Please visit our LWN Donations page by clicking HERE

Learning objectives

Learning Objectives: 1. Gain an understanding of what Motivational Interviewing is and how it can be used in a medical setting. 2. Learn how Motivational Interviewing can be used to create personalized care plans for healthcare professionals and patients. 3. Discover the benefits of Motivational Interviewing for enhancing communication between healthcare professionals and patients. 4. Understand how Motivational Interviewing can be used to facilitate patient engagement in health promotion and lifestyle changes. 5. Identify strategies for integrating Motivational Interviewing into different clinical settings.
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Computer generated transcript

The following transcript was generated automatically from the content and has not been checked or corrected manually.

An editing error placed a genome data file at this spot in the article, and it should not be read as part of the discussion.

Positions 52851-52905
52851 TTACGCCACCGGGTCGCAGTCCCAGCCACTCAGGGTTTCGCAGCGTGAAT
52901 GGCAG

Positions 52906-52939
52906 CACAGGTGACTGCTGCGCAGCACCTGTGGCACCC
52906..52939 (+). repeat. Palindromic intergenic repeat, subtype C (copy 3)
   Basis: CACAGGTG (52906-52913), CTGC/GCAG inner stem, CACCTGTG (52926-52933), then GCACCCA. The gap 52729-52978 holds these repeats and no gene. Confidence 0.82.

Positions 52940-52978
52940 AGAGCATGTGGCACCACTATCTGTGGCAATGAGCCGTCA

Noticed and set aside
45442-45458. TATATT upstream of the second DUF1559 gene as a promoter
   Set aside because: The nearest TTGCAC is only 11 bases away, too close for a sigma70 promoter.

Good evening, everyone and welcome to this evening's learn with Nurses session. Um Happy New Year. I don't think we've seen you that yet. Um This year this is one of our learn with nurses com in conversation sessions, which is where we invite some fabulous speakers from around the country. Um, also known as bringing some of our best mates in for a chat um about some topics that we're really interested in and we think you would be too. And part of that is around seeing what else is available and giving you a bit of a taster of things that you could tap into on another occasion. So if I've not met you before, um, I'm Joanne Hawes. I'm the clinical director for Learn with nurses. And I'd like to extend a very, very warm welcome to all of you joining this this evening. Lovely to see so many of you already saying hello. And I can see Lindsay, you're just down the road from me. I'm a, I'm in Norfolk too. I'm in North Norfolk, but I thought I recognized your name and um, Sarah from Cambridgeshire. You are already know what sort of a treat everyone's in for. So it's great to have you all along with us. So, um you've navigated your way into med all. Um And I know that some of you will have participated in loing nurses sessions before and know all about what happens. But towards the end, I'm going to drop in a link for feedback which ask you to click on that and give us the feedback for this session. We really do appreciate your feedback. It helps us guide and think about what content that we want to do in the future. It's also your key to getting your certificate. So when you fill in your evaluation, if you be sure to make sure that you've got details on your names and things to make sure that your certificates in the right name. And there's also an opportunity to select catch up content. Although this webinar, all of our own conversation series are recorded and will be available on demand a little bit later on. So we er can't see you. You can I say the Royal Me, we there's only me here at the minute and the little cuddly dog that you can see behind me. Um but if you don't know this, we can't see you, we can't hear you. So anything that you want to communicate with us, we need to go in the chat and that will be seen by anybody. But if you're you know, making yourself a cup of tea having a glass of wine, brushing the dog, cutting your toenails, whatever you're doing, that's absolutely fine. You won't disturb any of us. So. Well, I'd hoped we were going to be joined by Jan and Ali. All I can see is a blank wall at the minute. But I'm sure they're going to join us shortly and, you know, I've been absolutely itching to get these ladies along to come and have a chat with us because I have the, well, I've known Jan for years anyway and had the pleasure of joining them on, um, the motivational interviewing study day recently. And honestly get yourself a cup of tea if you haven't already got one, this is just going to be like watching something really cool on telly with the difference that you can actually put a question in and chat to the stars of the show whilst we're going. So, er, sit back, relax, enjoy the fly and, um, Jan and Allie, are you there? We are. Hello. Hello, everybody. Love. Lovely to meet you. Even though we can't see you. And I know we've met some of you before because we've been reading Sarah, what we going to teach you love. You've been. But anyway, it is lovely to see you. There's always an elephant in the room when it comes to communication and communication studies and learning about communication, there's always an elephant in the room. So let's call it out. What are you doing? Why Why are you in the room? What? It's about time, isn't it? We've never got enough time. I'm busy. I'm a very, very busy professional. I've got time for this motivational interviewing rubbish. I've got, I've got to tell people I've got to fix them. I've got to advise them. I've got to sort them out so often. The elephant in the room, isn't it? I don't have time for all this. I'm a very busy person. Never mind me being an elephant. What are you doing in a superhero outfit? Du? Ok. I want to save people. I want to make a difference. I want to have compassion. I am a nurse, a healthcare professional and I want to make a difference. Wow. Ok. Well, have you got a way of doing that without it taking much time, funnily enough? I have actually with whatever time you've got, I can tell you how to make it more effective. Ok. Yeah, you all right, I'm interested. Take your head off, turn your head off. I'm interested. Should we tell them who we are? Yeah. Go on then. Do you want to start? Go on then? So I'm jam pro to King. I would normally say give me a wave if I've met you before. Um, if you're waving. Hello. Um I am quite old now. Um, I've been a nurse for 42 years and I love my job. I do most job. Yeah, I do. I'm really happy. Um, I do mostly training now. Um I train a lot on vascular disease. So on Friday, I'm doing heart attack strokes and a f next week, I'm doing a basic CV D course I do from the studio with various GPS that I work with. Some of them are famous from GPS behind closed doors. I do a lot of training. Now. What between you and me? If I'm really honest, I know shed loads. I've probably forgotten more than I ever know. I know shed loads and I do vascular craft cars. I have Orbi on it, the new thing and chad vas and all sorts of stuff. I know. But the thing that makes a difference when I'm with somebody for one sentence for a whole minute wo or even maybe 15 minutes once a year while I stab and squeeze and measure and type in are the skills of motivational interviewing. They have returned my joy or they save my joy and my curiosity about people because what attracts people to this kind of role, whatever your role, I know your role in healthcare and Joanne's waving. Thank you. Lovely. What attracts you is that you care, you want to make a difference and you like people. So motivational in for everything that I know about. Neur owns about flows ins about all sorts of stuff. This is the thing that enables me to be more effective. So I'm really happy to be here to, I'm hoping to light you flame for this, to light a fire in you that makes you think actually map something in this. I'm going to find out more. Who are you? I'm cute. I'm saying hello to Allison. I've got nice hello from Allison to put my glasses on. So my name is Allison Al. I'm a clinical psychologist by trade and worked for the NHS for about 15 years, specialized in working with Children and people. Er, and I started using it about 25 years ago. Now, I know we've got some people from Newcastle on the line here at South Ty Side District Hospital. If that rings any bells with anybody. And I was part of the pediatric diabetes team there. And, um, after one, too many frustrating Friday morning, what you say wasn't too many Friday morning, frustrating clinics where we just really frustrated that we weren't being as impactful. We weren't making the difference we wanted, we, I went away and learned about motivational interview and we started using it as a multidisciplinary team. It fundamentally changed what we did the conversations we have, particularly with adolescents, with families, parents and I've been using it ever since, um, er, use it senior manager in higher education sector. So, you know, all of you who manages out there, I know there'll be a lot of you when one of your members of staff goes street and says, oh, I've got that problem with you. Tell me what to do and you go, yeah. Yeah. And you tell them what to do and then they go away and they don't do it and then they come back and ask you what to do and they go away and they don't do it, start using motivational interviewing in that scenario as well. And again, really, really helpful. So I use it in therapy. I use it with my kids. I use it with my partner, don't tell her. And of course, you know, we train on it. It's a fabulous way. It's really a kind of corner stone of communication. So that's what I do. I'm self employed. I do mental health training as well for Tal. So, um and just again, really enjoy my job, get to dress up a lot. What's not to love somebody working at NTGH. Very pleased to meet you so that we are that and you kindly introduce yourself if you come in and we know we've got a real, real mixture of people and we cannot teach you to do motivational interviewing today. Ok. We can't do it. What we can do is try and explain it. So you may be more curious and seek it out to learn more about it. It is now one of the fundamental things for the NHS is this personalization of care. You may have heard that sound bit, the personalization of care. I can see my fringes personalization of care and it's all about changing the whole emphasis from, I will fix you poorly person. I am an expert. You are an expert. Come to the hospital, come to the doctor, come to the nurse, come to the NHS. We will fix you run along. Mended to a lot of what ails people. Now, we can't fix it. It's what they do when they're not with us. It's about changing the whole culture into equal and, er, respect. What's the word? Respectful, respectful. Not, I know I'm expert. You're an expert, but two experts in the room. Now, I would be really curious to find out for you to type in what are the things in your job that you think if I have to tell them to do that again, I am gonna poke my own eyes out. I'm gonna, might as well beat my head if they just do what things might those be just type them in? Give us a flavor. No. Alice being a leaflet. Have a go type them in. What are the, what is the health advice, the health promotion, the clinical advice that you give to people is they just, they do it exercises after seeing a physio, physios doing their exercise. Yeah. Stop smoking, lose weight. Move more. Take medication, dietary information. Yes. Oh, yes. She Sheila, you keep using your inhaler even if you feel well. Oh, yeah. Stop smoking. Sally, stop smoking. Diet and lifestyle exercise. Yeah. Oh, Jackie. Take your, this inhaler's a big thing. Yeah. Take your inhaler, reduce alcohol consumption. Oh, yes, Stephanie, attend your screening appointments, just attend them. Will you just turn up for them? So, these are the kind of things where you might wonder why I've got a leaflet on my head that we can become a bit of a living leaflet about where we say the same things again and again and again that we get a bit of professional patter rule and I can save you a bit from professional patter. Do you recognize professional patter? How does it sound? Well, what I need you to do is I need you to take your inhaler. I need you to take it regularly. Even if you're not getting any of those symptoms. It's really important that you take it regularly because it's a preventative, um, medication. Ok. It's not, you're not supposed to take it reactively. You're supposed to take it preventatively, the more you can do to take it regularly, then I want to smack her in the face. Now, she's getting up my nose. She's telling me what to do. That has been quite nice. Yeah, you develop a patter and it falls out of your face. Do you ever find yourself just think for? Do, do you ever think? Oh, if I said that already and if ever you get that feeling of, oh, I said that, I think I've said that I've ticked all the boxes. You may have become a living leaflet. I was one for years. Let's be honest. I was one for years and we've got, thank you, Joanne. Does anyone recognize? Yes, we're getting? Yes, that's me. What you need to do is you need to have five portions of fruit and veg a day, don't you? Just, it comes out, remember to do your exercises three times a day. Why don't you do them? You just developed this pattern and they don't do it? Do they? Have, have you all worked out that telling people what to do doesn't work? Yeah. Have you? Because if anyone thinks they have, they must be very new in their job. If they think you might get a very, very, that lovely person that just really, you know, you get them at the. Yes. Yes. Oh, yes. And what you hear, what you hear when people don't want to change, but they're being polite about it, something like this. Yeah. But the thing is, I can't remember my inhaler all the time. I know. I know it would be good. But the thing is my life's a bit. I work shift and I can't always remember to have it at the time, you know, and all you need to do, I'll prescribe you an extra one, put one in your handbag. So you've got one whether you're at work or whether you're at home when I'm at work. I don't have my handbag with me. That's the thing you see. Ok. Well, you can, you can put it in your pocket. You can't really set yourself an alarm. That'll help you too. Oh, that does. Well, I just turn it off because it does my head in. I'm working harder and harder and harder to try and get to do it. And what you get is. Yes. But yes. But, and Joanne, you're absolutely right. Aren't we trained to do that? Tell people? Yes, we are absolutely trained. It's drilled into us, tell people what to do. But the problem is it doesn't work. Even me says, ask advise, action. And we've discovered that advice, just get up people's nose on a full motivational interview day from interviewing day. What we show you is how to take advice, everything, you know, skills, experience knowledge, guidelines, principles that all the exercises, you know, the benefits of exercise, the reasons for all of that. But what we do is we don't go like that with it. We lay it out and we work with the person's brain more effectively because advice is irritating and we turn it into information which is empowering advice, being irritating, we made that up. But Darwin said information is powerful and that's what we show you how to do. Yeah. And it's about the way what we're talking about here is a way of presenting things. So it's the language you use. It's how you lay it out and it's how you do that without pressing somebody's buttons or causing threat to them. Really? Um So if we go back, let me ask you, Jan, what is it about our brains? That means that motivational interviewing works when telling people what to do, doesn't we are fundamentally wired to resist persuasion, persuasion? You're must assured you need to, you've got to when we are being persuaded, what happens is, it's the same impact as a se tooth tiger. It's a threat, it is seen as a threat. Ok? So if I was now to say to you what you've got to do because it's affecting the power of the training and the software near your phone, near your computer. I need you. Unless you're on it to take your phone and put it in the other room, just leave your phone in the other room. Don't bring it in with you, put it on silent and put it in the other room, most of you would think. No, I don't think so. Really? Even if it's really quick, even if it's really quick, you think? Oh, I don't want to do that. If we were to tell you, you've got to a walk, you've got to do 30 minutes exercise today. You really must. It's very, very important of all the things you do today. A bit of your go. And it's about on a day, we explain the whole brain thing, but it's about when we give advice, we create this dynamic dominance. I actually know what's best for you. I'm above you in the pack. I am dominant or this is a threat. There is an expect, I expect you to do this. Now, our reasonable brain gets the message from our cave membrane, danger threat. Somebody telling you what to do and we don't like it. It's not that, have you heard of people being resistant? Well, they're not, we create it when we tell them what to do. Just type in. Do you like being told what to do anybody? Oh, I love it. Does anybody like being told yes or no. Anybody done exactly the opposite of what they're being told to do because they're being told to do it. I saw something on Facebook recently. It was a school and it was in a museum and it said what happens in the museum when you're told it's a non touch thing and it was somebody with their finger through the nose. It was brilliant. No, not really. Not really. I'm only called Proctor King. I've only double bar because I was told, I couldn't, I, do you remember you were, you were working for a charity or something? And they decided they were going to do the Great North bike ride and you didn't even know what it was when they were talking about it. I did it. I joined in. She didn't, she didn't have a bike. No, I joined in. But nobody told me I had to, I volunteered. But you didn't know what it was and you came home and said you can't do that. I would do the opposite sense. Lindsay, my teenage daughter just shouted. No, well done. Tell her good for her. She's got a positive cave woman in there. And that is, is inherent. It's not all the conscious thinking, clever part of our brain that does that. It's the, it's without thought, it's without conscious thought. It just happens and it's part of our cave person protecting us. So what motivational interviewing does is it works in a different way with a person. But if somebody said it's about teamwork, equal power, collaboration, you're absolutely right. That doesn't do that dominance and therefore lets it up to our clever executive thinking part of the brain that makes decisions and think strings through now it isn't a magic cure. It's not, you know, but it is. Well, you tell them. Is there any evidence for it? Yes. Shed loads. I'm not allowed to use rude words because there's your teenage daughter in the room. There's an awful lot of evidence. Last time I Googled evidence for motivational interviewing. I got 6 million hits on Google. So you need to take it right down. If you look at individual behavior change from nice motivational interviewing is in there. If you look on um the personalized care agenda, motivational interviewing is in there. If you Google it, you have to go right down to like midwifery breastfeeding before you limit it a bit or stroke or physio or exercises, you have to go down to a particular bit to find it. And the bottom line is the guy that invented it or he didn't really collected the skills together and gave them a name, Steve Rolnick. He says, can we stop wondering if it works? It does, can we just use it now? The lovely thing about it is you can't do any harm. That's you. Can you get it all wrong, all of it completely wrong and all you're doing is what you normally did and you can try a little bit, just a little bit. You can start using a bit called as share us to share information or just ask one open question and listen for the change talk and think. Oh, well, I don't know what to do with it now, but that was interesting and you can't do any harm at all. It's not a therapy. It's, it's, you don't have to be declared fit to use it. You can give it a whirl. They, it, it is intrinsic in all our jobs when you learn about it, what you learn is you waste an awful lot of time telling people what to do and they don't do it and we do it more insistent in different styles. But this way, one of the things that I just love about it is that it makes life easier. It is a way of for once you go on a study day or you learn about something that makes life easier and makes you feel better. We, um, we trained all the midwives in pool, the evidence is out there as well, but we trained all the midwives in pool. And, um, they used to use quite scary methods for scaring mothers into stopping smoking. And they started using motivational interviewing and they won an award for their smoking cessation success. And what they noticed, well, what the area midwife noticed was, they seemed a bit happier and they seemed a bit like the staff, the staff were like, yeah, well, this is good. So they did, um, kind of an evaluation of how they were feeling and they published an article in Practical Midwife that said basically, not only were they more effective, they felt better, felt less burnt out and exhausted. And as if they were constantly getting at people, it was for their mental health. It's for once you learn something that makes life easier and makes you feel better and you can't kill anyone if you get it wrong. And I think there's something really key there. Well, there is something really keen there about responsibility because, you know, John alluded to earlier, we choose the kind of professions that we're in because we're lovely people who care about people who want to make a difference, who want to be effective. But one of the things that that can do is it means that we take responsibility for changing the world and every patient that we see, we desperately want things to be better for them. And that's a lot to take home at night. And motivational interviewing isn't shirking that responsibility at all. It's, but it's 80% more likely to bring about change than normal behavioral kind of interventions. And so it does it in a different way that is more effective, but that enables the person to take responsibility for what they need to change because they're not going to change it. If they ain't got the responsibility and you're facilitating that you're not making it happen, you're not doing it for them, you're facilitating and enabling them to get to where they want to be and bring about that change. So, shall we do your demonstration? Let's ask them war. What do you want us to do? I mean, it will be a caricature kind of thing. But, um, what topic give, we'll do it without a lifestyle health style topic. What, what kind of thing would you like us to see? Let's do it. I, I have a feeling. Oh, we've got exercise, exercise. What else we wondered about doing exercise because it's very generic one for a lot of people. Yeah. Polypharmacy lifestyle diet. Starting new meds might be using more ASIO us for that potentially. Yeah. Ok. So we've got a bit of a thread of exercise because it's in lifestyle you got in early with your exercise and it's probably vanilla enough for everybody to see that. So, um, ask share. Ask Stephanie, have you done, have you done motivational interviewing training before you put your, as share? Ask because we're fairly limited in what we can do fluid intake. And these are all our favorite topics. We love this. Um OK, I suggest we do an exercise because it, it's generic enough, right? Ok. So am I you have at UNI, right? I bet they used slides and everything, didn't they? Do you want me to do you, do you want to do? Who's, who, uh, I, I'll talk to you. Shall I talk to you about exercise? Because you're aiming to do that, aren't you? You can be a bit of a caricature if you like. So, um, without motivation without possibly a little bit caricature, but probably not that much. Um, so Allie, we've been through your medication. I've done your BP. Ok. Uh, I've covered you that you need to increase your exercise. Love. Yeah, because the thing is I'm not asking you to run a marathon. What I'm saying is you need regular exercise. It has so many benefits. Um, it's good for your blood sugar. It's good for your BP. Good for your weight and you're wanting to get your weight down. Um, so come on, I just, I'm not sure what I do that's out there. I'm just, I'm not a gym buna. I would go walking but the weather's awful. You know, I know what you're saying, but it's just, I'm busy. Works hard time. You know, by the time I finish work it's dark, there's no way that, what do you do at lunch time? At work? Because I don't, sometimes I don't get lunch. If I do get lunch, I'm really lucky. But it's just to grab a sandwich, it's not enough time to, well, you could always grab a sandwich and walk out and it's about knitting it in to your, every day. Ok. You don't have to go to the gym and you have meetings over lunch time because, you know, practice, that's the only time you got and you end up diabetic at this rate. You know, that you're prediabetic now and this is a combination of diet and lifestyle and lifestyle means doing more. I mean, do, do dancing is good. You can do that in your own front room. I don't really like dancing. No, no, no. So I would do walking. But I, you know, I think I need to wait until the weather's better. Perhaps I'll start it in the summer. Well, there's never any time to start, like now because lunch time it's good to get out. Gives you a break from work. Yeah. But we have meetings at lunch time and stuff. That's when the practice has meetings. You know, they shut it down for an hour. Well, I think you really need to try something. I've got an awful lot of leaflets here for you and what you can do is you can sign up for things. There's a lot of things free and there's a website but you really need to get some exercise. Ok. Or even going up and down the stairs or getting off the bus to stop le, ok. All right. Love. Yeah. Little bit insistent who did all the most of the talking. He was working harder and harder and harder to try and get me to do it. It was getting more and more cross irritated to throw the leaf foot away. Yes. So, what we'll do is we'll use motivation interviewing. Ok. And see how it goes. Yeah. So common, isn't it? It's like, it's, it's like, yeah. So here we go. Motivational interviewing. Um. Right. I, we've, we've come to the end of your, um, consultation and we've got three or four minutes left. Um, we did, we had covered your weight and your results and everything and exercise was left to be discussed. So, what you thinking? Well, I know you're going to want me to do more exercise and I know it's part of the being healthier and being fitter. But if I'm honest, I just don't like it. I don't like going to the gym. I've never been a gym bully. I haven't got time. My life's really busy. I've got a lot on. So it's not sounding like it. Floats your boat. You're busy, but you realize that it's going to be mentioned because you recognize it's really important. Well, you know, I know that the guidance says exercise is good for you. I know we're supposed to do and, you know, obviously I don't want to be diabetic, but I just, I've never liked it. I just don't like it. It's just, it doesn't float my boat. You're right. Oh, dear. So it doesn't float your boat and you don't like it. But you've actually been reading the guidance and you recognize that the connection with physical activity and the increase of chances of diabetes and the fact that everybody is hoping that you will be able to do more. Yeah. I mean, I didn't read the guidance if I'm honest, it's just, you, you bang on about it every time I see you and it's everywhere, isn't it? You know, do more, move more. Oh, just, it is everywhere. And, you know, my partner, they give me all the time about it. They're really into exercise. Actually. I do lots more than I do. And she just, she wants me to do it more as well. But it just, you know, it's finding something you enjoy, isn't it? Right. So, she's really keen, she wants you to join in. It sounds like she worries about your health and it's the finding the thing that you'd enjoy. Yeah, she does worry about my health. Yeah. Yeah. I mean, she wants me to lose a bit of weight and get a bit fit to be doing a bit more, you know, nobody wants to, to be diabetic. It's really scary thought so. Yeah. But, you know, it is just about finding what you want. So it's that finding the right thing and I suppose the time to do it as well and carving out that time really. If you, what, what thoughts have you had about something you might enjoy? Well, I mean, I do, I do enjoy walking. I don't classify that as exercise. So, you know, me and my partner, we go out for nice walks in the summer and, you know, it's absolutely beautiful. Some of the, some of the scenery around our country, it's lovely. We're spoiled. But, you know, when the weather's dark and, you know, it's just not got the same attraction. I have to be honest and it's cold and it's rainy. Um, but certainly I do, I definitely do more in the summer. Um, and I enjoy that. Um, but I haven't got an equivalent for the winter if you like. So in the summer, your face lit up when you mentioned your summer walks, it did your face lit up, you're outside, you feel good, you do your summer walks and it's about finding something that could float, float your boat in the winter. I mean, one of the things, I mean, obviously one of the things that I enjoy in the summer is the countryside. But the other thing I enjoy is just spending some time with my partner because you don't often get, you know, time carved out where you're just having a chat and catching up and stuff. If I can find something that we could do together where we get that quality time. If you like that, that would make it worth my while I think. You know, because you don't realize you're exercising. Right? So, when you're chattering, you don't realize you're exercising because you enjoy it. It's carved outside. Yeah. In the summer you go walking and she really wants you. She really wants you to stay fit. Obviously loves you. Worries about you. Doesn't want you diabetic once you fit. She does. Yeah, she wants me to look after myself and, I mean, she'd do whatever I kind of came up with, she'd do with, you know, she wants me to look after myself. So if I said to her, look, I want to go dancing with dolphin. She'd be well up for in that class though. No. Do you, what do you know about what's available in the area? Um, well, I just know about the local leisure center really, but there's no way I'm going swimming, you know, I just, um, and that's the main, I don't know what else they do that on there, but swimming is definitely out the occasion, um, occasion. I don't. But anyway. Yeah. Would it be alright if I tell you about some of the stuff that's available. Oh yeah, sure. Yeah, so what's available leaflet what's available in the area is XYZ that's available? These things are low cost or minimal cost and there's dancing with dolphins, swimming with your head in jumping in the air um throwing yourself around all sorts of classes. Um yeah anything what you thinking? Well, you know what I think what I need to do is I think I'm going to take, is it ok if I take that information? Yeah. Um, and I think I'll have a chat with my partner about it and see what she's got to say. Some of those look. Ok. But I definitely won't want to do it on my own. So I want to do it with one that, you know, will fit in with and he's ok in terms of kind of the timings and things. But, um, I can see. Yeah. Yeah, if I could get into the routine, I mean, it doesn't have to be every day. Just, it just once, maybe twice a week if I can get into the routine and it means I'm getting to spend some time with them. That would be a really nice byproduct of it. So, you know, your stuff, you know, that it's good for you in the summer, you go out and you enjoy the fresh air and you actually enjoy the time to talk with your other half. And you're thinking what, what could replace that? That isn't, that is not out in, out in the cold because you enjoy time with her. She wants you to be fit. She's offering you lots of opportunities to do anything you wanted because clearly she cares a lot. And do you know what if we were doing something down the leisure center or wherever it is for an hour means that I'm not eating or drinking wine in that hour. So it's a bit of a double winner. Really double whammy. Yeah. Well, I will leave that one with you. OK. Sounds like you've got a bit of a plan brewing. Yeah, I'm going to have a good think on that. Thanks for all your advice. Yeah, it's a pleasure. It's a pleasure. So, reflections in here, can I just can I just reflect on some of what, what people are saying? So I'm just gonna because there's some brilliant stuff in here. So somebody's got question. So somebody's saying, reflecting, summarizing, affirming three key skills of motivational interviewing that we go through on the day and there's lots and lots and lots of that. And you also, Joanne said, allow the patient to do most of the talking emphasis on patient decision making rather than being told what to do. Absolutely. And then highlight the importance of a supportive network and somebody else said, conflicts. Yeah. And at the heart of motivational interviewing, what you are doing is you are working with somebody's ambivalence and that ambivalence is, shall I shan't? I will? I won't, I, they're conflicted, you know, if we weren't conflicted we'd have changed anyway. It's the fact that we're in two minds, we're ambivalent. That means that we haven't changed that there's pros that there's cons and that what you're doing within motivational interviewing is you are working with a person's ambivalence with their, they shan't they? And that's what you heard er Jan doing. But what she did really nicely there was she found out what was important to me, what was the meaning of things for me? So, caring partner wanting to spend time, what, what the drivers for me and the thing is you have to be collaborative to do that because John's not an expert in me, John's an expert in her stuff, but there's only me, that's an expert in me. So she's only going to find that out by having a collaborative equal power conversation with me. And I'll always be the expert in me. We, we've got a few, a couple of few questions allows the patient to be included. A total different response. Nice reflection. Um We've got um wondering whether I can be used when making quality improvement changes in a team. Absolutely. Totally. We often teach all chief execs senior leaders. This is a management skill. My other half was one of the very senior managers in the NHS and he used it all the time. It's not for everything. It's not for everything. It's not for clinical decision making. It's not, if someone doesn't have capacity, it's not for safeguarding. It's for those conversations where you will leave them and it's up to them to do it, they will leave you and it's up to them to do it. So that stuff that you can't, it's not when you roll to the pretty one and clean them up or hold the hand while they're dying or you put the right. It's for those conversations where you're not responsible for it. It's not for you to decide, um, if you're working with someone who doesn't really engage, just somebody who doesn't really engage or isn't insightful. So, one of the first things that I would do with somebody is in whatever time you have left, make sure that you talk about what they want to talk about within health care. So, if you're running a diabetes clinic, I'd be saying, you know, you've done all the stuff that you need to do. And I'd be saying, you know, um, when you came in the door today, what was the most important thing for you to get out today? What do you really want to talk about within the diabetes clinic? I'm just using it as an example. The kind of things we talk about is taking your insulin diet, lifestyle, smoking alcohol. Which of those, is it most important for you to talk about today? So you're talking about whatever it is, you talk about that you're getting, you're working collaboratively with the patient to get an agenda. So what that means is you're working in an area that they're more likely to be motivate for which means they're more likely to be engaged and to have some insight if fundamentally, they don't want to be there and they don't want to be talking about anything like this. So uh how are you getting on with everything? Oh, it's all fine. Yeah. Yeah. OK. So tell me a bit more about that. Oh, yeah. Yeah. No, it's just, it's, it, it's all OK. I, yeah, I, everything's fine. Right. It sounds as if you don't really want to talk about it. I don't really want to talk about. Honestly, I've got so much going on. I just, I literally, I just wanted to come, have you take my bloods? Know what my HBA C is or whatever, blah, blah, blah, blah. And then get on my way. I just, you're a bit overwhelmed. Yeah, I just haven't got the space for it today. If you've turned up though, you've had your tests, you've got your results so you care about it. But at the moment it's just not for you to talk. I do and you know, I know I need a proper conversation with you about it, but I just, my head's not in it today. OK. So when the time is right for you, you'll have a proper conversation. Yeah, you've turned up, thank you for turning up. You're clearly care and you know, where you are with this. So I'll look forward to speaking to you when your head's in the right place. And I'm more likely to come back and talk to her when I am in the right place than somebody who's told me what to do and lectured me despite the fact that I don't want to be there. So she heard me, she, it's not a, it's not a magic pill. It won't make me change. Er, if I'm just not in that place, but if I'm 10% towards change, it might move me to 2030 40 it's 80% more likely than traditional behavioral change. So, we've got a lovely one. How do you cope with the pressure to collect data? Tick C boxes? A oh yeah. Tick, tick, tick, tick, tick, tick tick. So, what I do is I say hi, I'm Jan Proctor King. I'm one of the practice nurses. Thank you for coming. If you sit down, I'm always clear about the time we've got 15 minutes together today because their time as precious as mine. So they know what they're going to share. Um, and the plan and this is why I usually turn around and touch the arms, the plan is taking your BP. I usually do it twice because I'm like that. I always say that because if I do do it twice. They don't think there's something wrong. If I'm going to leave it a while, do your BP, do it twice. Get you on the scales and ask you a loads of questions. If it's ok with you, I'll be looking at this computer and we'll fill it in. Um, ok, feel this is your, we'll fill it in, I'll check that. I've got it right. Um, ok. And with whatever time we've got left, we'll have a conversation about you and your BP. Ok? Or you and your diabetes. Is that ok? Yeah. Yeah. And they always go Oh yes, love. Yes. But I am honest and open, always be honest. Just say I've got 10 minutes and I've got a million things to do and you might not always have time. The truth is you might not. But even in a flu clinic where they come stood up with the sleeve unrolled do 1000 in the morning. I used to say they were going, I'd say thank you. What you gonna do to look after yourself till I see you next time and they go oh love got a list. I say, well, they going down, I'll leave that one with you. Yeah. All love. Lovely questions. And this is where there isn't a script and you will get your own style and I'm in a city Bradford and people are just dead ordinary and lovely. One of my favorite questions after I stabbed and squeezed them is I say, right. Well, listen, what advice were you expecting to get from me today? And then they say, well, you're going to tell me to do this. I should have done that. Well, I've got to do that. Well, I have done this and I have done that and I would say 80% if not more of the time, they know everything, they absolutely know everything. They tell me the amount of times I go, well, you know, your stuff. Do you want my outfit? I said, well, right then, so what's your plan? And they go, well, get you, you know, and what it is, it enables you to find the joy in people because people are amazing when you shut up and allow them to think and you don't treat them like that and you go get you. Oh, is he going to do that? Oh, how's that going to feel then? 00, so you've got, you've been thinking about this, haven't you? And they go, well, I knew you'd ask me. Well, I, I'm interested. Go on. Tell me a bit more. Oh, so you're thinking you're going to take up netball, get you. I bet you're competitive and we're just, it feels very natural in the moment and it is just such a lovely way. And as they leave, they usually go. Thanks for all that advice. Love. You haven't given them any. They've heard themselves think with no judgment, no shame, no pressure, but you can give information in this equal and respectful way. Yeah, and Jan is not just having a meaningless conversation there. She's listening really hard for bits of change, for opportunities to affirm to reflect, to bring out meaning. These are all the skills that we teach on the day. So she will be making it look very simple, but that's really kind of, it feels conversational, but you're just enabling people to be more likely to change because they know themselves and you're enabling that conversation. I can see Jo, I think she's probably about to tell us that. That is time. How are you going to tell us? You know what? I actually, I set myself an alarm for the area that we have because I knew that I would completely get lose myself in everything that you're saying. I quite happily sit here till midnight to be honest with you. But I'm sure you've got dogs. We've got lots of other outfits for the ca Yeah. Yeah. Yeah. This is the listening ears. They come out active listening because what we've, what we hope we've done today is make, enable you to think. I'd like to feel like that with people. I'd like to be in my clinic, sending them off with their back exercises, all their exercises. Thinking good. Yeah. Great. And not, oh, they won't do it. But do you know what? It's not your problem? But you, they are more likely to do it if you say if you use these skills and pain management and physio, we get a lot of whole pain management teams, a lot of physio, the whole department on a day and they feel better afterwards because it's like, I think if they're interested in doing all day, it's via training, isn't it? How can we find you? I know where to find you, but I'll stick a flip chat up with our website. Um, if anybody is in London, is anyone in London? The London area? If you're in London, we are commissioned for quite a few days. So you can access it through your p, you can't, we can't register you. Ok. We get commissioned by a network, a trust, a hub, a charity and they buy it and then we get, they put people on it and we deliver it from this studio. If you are in the Greater Manchester kind of northwest area, then if you find aqua, er, achieving, advancing quality in a north west, you can access theirs and we've got one for them. I think it's the 20th of this is our, it isn't, no, because it all get it all because people from the wrong area go to the wrong area. Um, there's a commissioners you can get through to them, London. But if you, if you're curious, if you go to our website, which is R training dot co dot UK. There is a message board, send me a message, put your phone number on, put where you work and I will contact you and I will see if I can link you to somewhere that's delivering this day. And if you're in a position to commission, I will, if you're in a position and wanted to commission the day, we do zoom days for up to 60 delegates and it is a laugh and anyone can join us. It doesn't have to be all nurses or all doctors or all a real mixture is good and we have a real laugh. We get all this has just talked about it saying it's helped her practice, which is lovely. Thank you. Thank you, Sarah. It is. It's just, yeah, it's a soft skill that makes hard, things much easier. So um back to Joanne, poor Joan, back to Joan. Thank you. I'm here listening. It's wonderful. Well, ladies, I can't. Thank you enough. You can see from the comments that are coming through. Wonderful. Will you come back and see us again? Of course, does mental health. She does a whole day on mental health all based on Winnie the pooh me and call each other piglet. So that would be just perfect for us. But yeah, come back and see anything that you want. We, we we have a wonderful audience as you've seen this evening. So anything that you would be willing to come and chat to us about on another occasion, we'd absolutely love to have you. Um We're as you know, very active on social media. So if er, if anyone struggles to find el, training to find Jan and Alli, to be able to take some of this up and learn some more, then you can always get in touch with us either via the website via social media and we can hook you up to make sure that you um you, you, you squeeze these ladies and get every wonderful drop of juice to don't squeeze me too hard. So thank you everybody. Thank you for all of your participation. You'll see that I've dropped in the feedback link. So if you give us your feedback, you'll get your certificate of attendance, et cetera, et cetera. This will be available on our website on catch up so you can watch it again and enjoy at your leisure. Um Have a look and see what else we've got offer offer. We'll have a load of new sessions coming up soon for the new year. And as you know, you're always welcome. And um I think on that note it will be to say thank you so, so much ladies. Last word from Allison. She's saying Allie's Day is fab I got an in the post in the post. We have a lot of soft toys, sell it. I don't know what will I'm gonna close this down folks, but the chat will still be there and be open. Uh Thank you very much. See you again soon. Take care. Bye bye.